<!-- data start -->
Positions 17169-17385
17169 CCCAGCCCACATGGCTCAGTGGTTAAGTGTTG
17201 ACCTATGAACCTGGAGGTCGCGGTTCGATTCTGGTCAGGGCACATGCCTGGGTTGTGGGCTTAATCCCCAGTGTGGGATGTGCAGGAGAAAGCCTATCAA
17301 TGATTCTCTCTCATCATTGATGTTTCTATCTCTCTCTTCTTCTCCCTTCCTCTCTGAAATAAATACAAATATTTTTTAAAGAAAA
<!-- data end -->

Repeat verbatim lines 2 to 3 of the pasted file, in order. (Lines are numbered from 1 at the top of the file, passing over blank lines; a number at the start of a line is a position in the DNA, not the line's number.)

17169 CCCAGCCCACATGGCTCAGTGGTTAAGTGTTG
17201 ACCTATGAACCTGGAGGTCGCGGTTCGATTCTGGTCAGGGCACATGCCTGGGTTGTGGGCTTAATCCCCAGTGTGGGATGTGCAGGAGAAAGCCTATCAA